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An Assessment of Potential Health Effects from Exposure to Pave Paws Low-Level Phased-Array Radiofrequency Energy of less than 0.1 µW/cm2; the highest power density measured was less than 0.2 cm2. SUMMARY OF PAVE PAWS EXPOSURE DATA While not extensive per se, the power-density measurements that do exist for the PAVE PAWS radar on Cape Cod, which have been recorded by different groups on a number of separate occasions over the radar’s operational life, are generally consistent with expectations. The most extensive efforts in terms of the number and distribution of measurement sites are the recently issued 2004 reports (BSL 2004a, b; COPPS 2004), which have focused on assessments of exposure levels within the surrounding communities on Cape Cod. These studies reveal heterogeneity in the measured levels that demonstrate the strong influence of the intervening terrain and local topological environment on the recorded power densities and consequently the public exposure. While there is a general decrease in the power-density levels measured with distance from the radar that is evident in the various datasets that have been assembled, it is also clear that locations much farther (10-plus miles) from the radar can be exposed to higher levels of radiation than sites nearer (within 3 miles) the facility depending on topographical features. Certainly, both the BSL and the COPPS data (BSL 2004a, b; COPPS 2004) demonstrate this characteristic at selected locations. Nonetheless, the average power densities have been consistently below 0.1 mW/cm2 and generally in the 0.001-0.01 mW/cm2 range at locations where the public would be expected to be exposed. The simulation studies that have been reported estimate higher values overall, but for the most part still suggest that the exposure of the public is less than 1 µW/cm2 in terms of average power density. Measured peak levels are generally less than 1 µW/cm2, although values as high as 15 µW/cm2 have been found at a few elevated locations near the radar. These levels are well below the widely accepted thresholds for the power absorption that would be required to generate harmful thermal effects in tissue. The degree to which they may cause other biological effects in cells and animals is discussed in Chapters 6 and 7, respectively, and the implications for human health are developed in Chapters 8 and 9. The degree to which emissions from PAVE PAWS may contain special characteristics pertaining to its time-domain waveform is described in the following chapter (Chapter 5). REFERENCES ARPANSA (Australian Radiation Protection and Nuclear Safety Agency). 2000. Line, P., W.A. Cornelius, M.J. Bangay and M. Grollo. Levels of Radiofrequency Radiation from GSM Mobile Telephone Base Stations (Tech Rep 129). Available from http://www.arpansa.gov.au/pubs/eme_comitee/rfrep129.pdf as of 10/25/04.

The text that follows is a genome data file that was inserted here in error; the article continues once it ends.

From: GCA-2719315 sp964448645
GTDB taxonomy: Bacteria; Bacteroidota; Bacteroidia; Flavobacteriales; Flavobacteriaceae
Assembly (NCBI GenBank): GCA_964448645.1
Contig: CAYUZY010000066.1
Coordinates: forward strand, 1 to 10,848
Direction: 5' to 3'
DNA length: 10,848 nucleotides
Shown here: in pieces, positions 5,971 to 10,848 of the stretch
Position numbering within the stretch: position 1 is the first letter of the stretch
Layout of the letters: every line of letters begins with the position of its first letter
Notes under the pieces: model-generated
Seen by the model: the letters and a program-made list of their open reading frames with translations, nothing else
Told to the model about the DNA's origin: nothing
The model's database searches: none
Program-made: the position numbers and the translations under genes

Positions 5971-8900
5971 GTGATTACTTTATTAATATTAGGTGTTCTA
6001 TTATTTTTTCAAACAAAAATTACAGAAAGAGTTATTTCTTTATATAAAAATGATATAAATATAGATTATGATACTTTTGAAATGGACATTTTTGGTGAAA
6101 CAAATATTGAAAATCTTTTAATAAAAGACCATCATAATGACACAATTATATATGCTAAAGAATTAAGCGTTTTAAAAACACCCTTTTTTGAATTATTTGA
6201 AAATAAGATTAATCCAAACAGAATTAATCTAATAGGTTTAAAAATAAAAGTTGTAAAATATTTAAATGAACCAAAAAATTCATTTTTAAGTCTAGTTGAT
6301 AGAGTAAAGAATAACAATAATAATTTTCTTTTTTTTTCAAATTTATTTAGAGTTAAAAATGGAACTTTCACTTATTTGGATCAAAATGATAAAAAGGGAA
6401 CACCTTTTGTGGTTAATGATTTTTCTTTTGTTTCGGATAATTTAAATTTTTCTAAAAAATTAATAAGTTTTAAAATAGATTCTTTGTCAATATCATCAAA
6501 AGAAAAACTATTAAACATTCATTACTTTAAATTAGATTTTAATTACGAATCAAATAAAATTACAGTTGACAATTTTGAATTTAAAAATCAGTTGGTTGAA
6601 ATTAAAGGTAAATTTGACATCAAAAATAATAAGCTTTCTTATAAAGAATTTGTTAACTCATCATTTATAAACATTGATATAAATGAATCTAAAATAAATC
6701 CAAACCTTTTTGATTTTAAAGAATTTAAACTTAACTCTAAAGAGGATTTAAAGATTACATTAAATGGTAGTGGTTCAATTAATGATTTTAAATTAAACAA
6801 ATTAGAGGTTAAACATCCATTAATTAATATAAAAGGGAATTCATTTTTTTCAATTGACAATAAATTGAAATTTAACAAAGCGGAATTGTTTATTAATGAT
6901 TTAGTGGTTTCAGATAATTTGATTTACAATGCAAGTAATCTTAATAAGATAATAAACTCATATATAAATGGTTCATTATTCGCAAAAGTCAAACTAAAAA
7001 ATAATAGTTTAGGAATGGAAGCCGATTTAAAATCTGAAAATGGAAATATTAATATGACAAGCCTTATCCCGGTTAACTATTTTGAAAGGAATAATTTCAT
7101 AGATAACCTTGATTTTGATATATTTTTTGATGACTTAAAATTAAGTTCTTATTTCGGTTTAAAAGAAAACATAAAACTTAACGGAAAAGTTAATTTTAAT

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An Assessment of Potential Health Effects from Exposure to Pave Paws Low-Level Phased-Array Radiofrequency Energy BSL (Broadcast Signal Lab). 2004a. Survey of RF Energy Field Emissions from the PAVE PAWS Radar Located at Cape Cod Air Force Station, Massachusetts: Final Test Plan, prepared in consultation with International Epidemiology Institute, Rockville, MD, by Broadcast Signal Lab, Medfield MA. BSL. 2004b. A Survey of Radio Frequency Energy Field Emissions from the Cape Cod Air Force Station PAVE PAWS Radar Facility: Final Test Report, prepared for PAVE PAWS Public Health Steering Group by Broadcast Signal Lab, Medfield MA. COPPS (Coalition to Operate PAVE PAWS Safely). 2004. Available from http://www.pavepaws.com/measured_sites.pdf; http://www.pavepaws.com/peak_measurements.pdf; http://www.pavepaws.com/additional_findings.pdf. EIG (Engineering Installation Group). 1986. Radio Frequency Radiation Survey for the AN/FPS-115 PAVE PAWS Radar Cape Cod MA, 18-30 Sep 86, Report #86-33, 1839 Engineering Installation Group, Keesler Air Force Base, Biloxi, MS. EPA (Environmental Protection Agency). 1978a. Population Exposure to VHF and UHF Broadcast Radiation in the United States, R.A. Tell and E.D. Mantiply, EPA Technical Report ORP/EAD 78-5. EPA. 1978b. Measurements of Radiofrequency Field Intensities in Buildings with Close Proximity to Broadcast Stations, R.A. Tell and N.N. Hankin, EPA Technical Report ORP/EAD 78-3, March 1978. Jensen, M. and Y. Rahmat-Samii. 1995. Interaction of handset antennas and a human in personal communications. P IEEE 83:7-17. MITRE. 2000. RF Power Density Exposure at Ground Level for the PAVE PAWS Radar at Cape Cod—Questions and Answers. MITRE Technical Report, MITRE Corporation, Bedford, MA. NRC (National Research Council). 1979a. Analysis of the Exposure Levels and Potential Biologic Effects of the PAVE PAWS Radar System. Washington, DC: National Academy Press. NRC. 1979b. Radiation Intensity of the PAVE PAWS Radar System, Engineering Panel on the PAVE PAWS Radar System, National Research Council, Final Report. Washington, DC: National Academy Press. NRPB (National Radiological Protection Board). June 2000. Mann, S.M., T.G. Cooper, S.G. Allen, R.P. Blackwell, and A.J. Lowe. Exposure to Radio Waves near Mobile Phone Base Stations. Chilton, U.K.: National Radiological Protection Board. Thansandote, A., G.B. Gajda, and D.W. Lecuyer. 1999. Radiofrequency radiation in five Vancouver schools: exposure standards not exceeded. Can Med Assoc J 160:1311-1312.